Digital Photography


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Digital Photography

  1. 1. Digital Photography<br />and Genealogy<br />
  2. 2. Digital cameras have taken genealogy research by storm!<br /><ul><li> Sharp, true color cameras are now the norm
  3. 3. Instant gratification
  4. 4. Easily shared, modified and stored</li></ul>But did you know…<br /><ul><li> Many of our digital photos and data will not survive into the future
  5. 5. If you don’t learn how to do it correctly now, you will have to redo it all later.</li></li></ul><li>Our Heirlooms, Our Heritage,<br />Our Treasures<br />Our family photographs are heirlooms that we treasure and protect, with the intent of passing them on to future generations so that they may see and feel, as we do, the reality of their heritage. But many of these unique and irreplaceable images will not survive into the future, for lack of proper preservation. Nor do all genealogists make full use of photos as they could, to document and illustrate their family history.<br />DID YOU KNOW: <br />Many of those ink jet printers today (even the “photo printers”) have a printed shelf life of less than 20 years? <br />
  6. 6. Photos as Artifacts<br />Photographs have a dual identity, first as objects and artifacts, and secondly as images. For antique photographs, the material object is a unique and irreplaceable item that needs careful handling and preservation to ensure its future existence.<br />What should you do?<br />Make copies (scans) of original photo to display—never display the originals<br /><ul><li>This is an easy process that anyone can do!</li></ul>Store original photo away in a dark, climate controlled space, since light, humidity and atmospheric pollutants are some of the greatest dangers to its survival.<br />If you are able to, restore your digital photo.<br />Archive your digital originals and your restored copies and then back them up! <br />
  7. 7. Photos as Records<br />Your collection of photos provide you with information about the past that is available from no other source. Each snapshot is a frozen moment, a tiny slice of life captured on film. <br />When it comes to genealogy, the formal portraits may be great to illustrate a family history, but it is the casual snapshot that gives us the most information. <br /><ul><li>Informal pictures tell a lot about the family's lifestyle. Sometimes they provide us with facts, but more often they provide ambiance, the feelings of the time and place.
  8. 8. It is often not the subject of the photograph that is of interest in those informal snapshots, but the background! (What presents are there under the tree?)</li></li></ul><li>Photos as Records (continued)<br />Caption photographs, no matter how arduous this process may seem! Photos are very near worthless without identification of any sort.<br />Consider using photographs to document and illustrate the information you discover in your genealogical research. When you find the places your ancestors lived, try to get photographs of those places. Be creative! <br />***Imagine standing in the exact location of a photograph taken 100 years ago! This is now possible for future generations to experience with geotagging!<br />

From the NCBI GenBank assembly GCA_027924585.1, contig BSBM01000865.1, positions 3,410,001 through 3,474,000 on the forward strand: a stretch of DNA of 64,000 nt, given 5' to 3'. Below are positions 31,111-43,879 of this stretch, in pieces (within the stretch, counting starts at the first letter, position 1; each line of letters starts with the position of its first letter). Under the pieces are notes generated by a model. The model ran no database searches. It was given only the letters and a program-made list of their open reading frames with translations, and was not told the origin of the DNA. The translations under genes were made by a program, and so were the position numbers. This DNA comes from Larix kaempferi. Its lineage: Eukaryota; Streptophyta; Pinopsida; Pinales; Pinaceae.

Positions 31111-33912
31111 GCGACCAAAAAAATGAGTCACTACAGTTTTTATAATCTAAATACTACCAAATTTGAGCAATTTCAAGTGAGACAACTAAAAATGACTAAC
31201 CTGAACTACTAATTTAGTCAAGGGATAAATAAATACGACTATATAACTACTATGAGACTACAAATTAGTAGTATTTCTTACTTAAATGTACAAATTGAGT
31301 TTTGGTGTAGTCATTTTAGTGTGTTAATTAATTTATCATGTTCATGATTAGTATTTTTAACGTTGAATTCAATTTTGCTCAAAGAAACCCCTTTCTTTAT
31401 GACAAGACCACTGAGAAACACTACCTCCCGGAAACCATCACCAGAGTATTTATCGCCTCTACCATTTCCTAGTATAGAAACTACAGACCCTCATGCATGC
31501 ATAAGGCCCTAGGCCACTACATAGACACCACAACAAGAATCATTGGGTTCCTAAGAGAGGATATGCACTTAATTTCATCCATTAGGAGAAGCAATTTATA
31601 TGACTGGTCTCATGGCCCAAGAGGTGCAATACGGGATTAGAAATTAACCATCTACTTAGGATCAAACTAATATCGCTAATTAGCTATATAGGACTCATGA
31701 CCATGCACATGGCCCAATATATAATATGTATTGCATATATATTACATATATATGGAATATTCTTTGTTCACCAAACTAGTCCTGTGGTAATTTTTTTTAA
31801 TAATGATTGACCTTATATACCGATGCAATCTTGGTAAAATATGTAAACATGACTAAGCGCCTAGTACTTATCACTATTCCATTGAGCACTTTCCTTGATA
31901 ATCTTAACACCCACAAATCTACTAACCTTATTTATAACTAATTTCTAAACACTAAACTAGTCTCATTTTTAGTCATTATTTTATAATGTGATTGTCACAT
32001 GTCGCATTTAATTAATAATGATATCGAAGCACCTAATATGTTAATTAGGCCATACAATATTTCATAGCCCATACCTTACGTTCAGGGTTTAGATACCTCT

9. 9. The Introduction to Digital Photography Class Will Cover:<br /><ul><li>The Digital Workflow
  10. 10. Getting photos off of your camera
  11. 11. Scanning
  12. 12. Archiving
  13. 13. Staying organized
  14. 14. Naming your files
  15. 15. Labeling your photos (metadata)
  16. 16. Photo management solutions
  17. 17. Photo editing
  18. 18. Backup</li></li></ul><li>An Introduction to<br />Digital Photography <br />
  19. 19.
  20. 20. Getting Photos off your Camera<br /> You just took a ton of great photos with your new digital camera. Now what? Here are explanations of the three most common ways to get photos off your camera and onto your computer. Note: Remember that each camera is different - please consult your owner&apos;s manual for help on your specific camera.<br />Connecting with your USB cable<br /> A USB cable lets you connect your digital camera to your computer. <br />Almost all digital cameras come with a USB cable. Just plug one end<br />into the camera and the other into the computer. Once you&apos;ve plugged the cable into the computer, software already <br />installed on your computer may assist you with getting the photos off <br />your camera. If you plug your camera into your computer and nothing happens, don&apos;t worry. Your computer can read your camera as if it&apos;s <br />another drive on your computer.<br />
  21. 21. Getting Photos off your Camera<br />Alternate method: Insert your memory card into your computer Some newer computers come with a slot for memory cards or a cable with a reader. You simply insert your digital camera&apos;s memory card into the computer or reader and your computer will recognize the card and ask where you&apos;d like to save your photos. We recommend placing them in a folder in the My Pictures folder so you can find them easily.<br />Alternate method: Use a docking station Your camera may come with a docking station, or a station can be purchased if your camera is compatible. The docking station is plugged into your computer and situated on your desk to make connecting your camera to your computer a little easier.<br />
  22. 22. Scanning your Heirloom Photos<br /> You don&apos;t have to be a technology whiz or a graphic designer to become proficient at photo restoration, but you will need a computer with a lot of memory, a scanner, and a good (not necessarily expensive) graphics program. <br />Scanning tips for digital photos:<br /><ul><li>Make sure your photo and scanner bed is clean of dust, lint and smudges.
  23. 23. Scan at the highest possible resolution, always!
  24. 24. Save the scanned image to your hard drive as a TIFF and archive it with your originals
  25. 25. Make a copy